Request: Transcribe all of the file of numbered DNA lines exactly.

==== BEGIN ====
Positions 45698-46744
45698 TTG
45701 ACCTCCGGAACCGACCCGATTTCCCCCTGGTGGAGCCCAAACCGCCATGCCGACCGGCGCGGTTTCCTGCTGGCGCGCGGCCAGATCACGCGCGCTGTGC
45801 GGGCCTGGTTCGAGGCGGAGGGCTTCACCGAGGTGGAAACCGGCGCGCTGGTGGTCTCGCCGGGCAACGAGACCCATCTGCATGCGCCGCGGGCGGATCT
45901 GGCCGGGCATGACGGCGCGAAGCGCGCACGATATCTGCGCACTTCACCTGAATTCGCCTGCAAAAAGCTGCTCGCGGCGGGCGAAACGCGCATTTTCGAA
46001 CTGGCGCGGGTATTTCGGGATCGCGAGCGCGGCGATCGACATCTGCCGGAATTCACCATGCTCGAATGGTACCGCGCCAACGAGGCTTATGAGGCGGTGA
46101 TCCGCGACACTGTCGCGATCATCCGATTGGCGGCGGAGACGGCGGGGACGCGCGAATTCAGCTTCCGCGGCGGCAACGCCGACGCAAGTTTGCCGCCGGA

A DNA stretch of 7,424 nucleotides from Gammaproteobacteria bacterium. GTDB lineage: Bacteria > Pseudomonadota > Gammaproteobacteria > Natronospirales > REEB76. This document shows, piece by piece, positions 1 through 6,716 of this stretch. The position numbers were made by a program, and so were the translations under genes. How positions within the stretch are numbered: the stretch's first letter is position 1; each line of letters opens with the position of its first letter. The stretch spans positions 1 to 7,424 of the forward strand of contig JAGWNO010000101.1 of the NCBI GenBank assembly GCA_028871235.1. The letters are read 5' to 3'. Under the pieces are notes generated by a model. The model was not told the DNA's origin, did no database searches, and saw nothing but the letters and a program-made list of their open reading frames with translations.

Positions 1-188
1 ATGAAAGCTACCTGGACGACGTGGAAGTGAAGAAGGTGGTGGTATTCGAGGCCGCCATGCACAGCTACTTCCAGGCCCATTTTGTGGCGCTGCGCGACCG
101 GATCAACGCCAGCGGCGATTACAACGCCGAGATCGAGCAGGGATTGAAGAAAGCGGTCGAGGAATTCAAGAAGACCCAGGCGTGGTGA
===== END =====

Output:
Positions 45698-46744
45698 TTG
45701 ACCTCCGGAACCGACCCGATTTCCCCCTGGTGGAGCCCAAACCGCCATGCCGACCGGCGCGGTTTCCTGCTGGCGCGCGGCCAGATCACGCGCGCTGTGC
45801 GGGCCTGGTTCGAGGCGGAGGGCTTCACCGAGGTGGAAACCGGCGCGCTGGTGGTCTCGCCGGGCAACGAGACCCATCTGCATGCGCCGCGGGCGGATCT
45901 GGCCGGGCATGACGGCGCGAAGCGCGCACGATATCTGCGCACTTCACCTGAATTCGCCTGCAAAAAGCTGCTCGCGGCGGGCGAAACGCGCATTTTCGAA
46001 CTGGCGCGGGTATTTCGGGATCGCGAGCGCGGCGATCGACATCTGCCGGAATTCACCATGCTCGAATGGTACCGCGCCAACGAGGCTTATGAGGCGGTGA
46101 TCCGCGACACTGTCGCGATCATCCGATTGGCGGCGGAGACGGCGGGGACGCGCGAATTCAGCTTCCGCGGCGGCAACGCCGACGCAAGTTTGCCGCCGGA

A DNA stretch of 7,424 nucleotides from Gammaproteobacteria bacterium. GTDB lineage: Bacteria > Pseudomonadota > Gammaproteobacteria > Natronospirales > REEB76. This document shows, piece by piece, positions 1 through 6,716 of this stretch. The position numbers were made by a program, and so were the translations under genes. How positions within the stretch are numbered: the stretch's first letter is position 1; each line of letters opens with the position of its first letter. The stretch spans positions 1 to 7,424 of the forward strand of contig JAGWNO010000101.1 of the NCBI GenBank assembly GCA_028871235.1. The letters are read 5' to 3'. Under the pieces are notes generated by a model. The model was not told the DNA's origin, did no database searches, and saw nothing but the letters and a program-made list of their open reading frames with translations.

Positions 1-188
1 ATGAAAGCTACCTGGACGACGTGGAAGTGAAGAAGGTGGTGGTATTCGAGGCCGCCATGCACAGCTACTTCCAGGCCCATTTTGTGGCGCTGCGCGACCG
101 GATCAACGCCAGCGGCGATTACAACGCCGAGATCGAGCAGGGATTGAAGAAAGCGGTCGAGGAATTCAAGAAGACCCAGGCGTGGTGA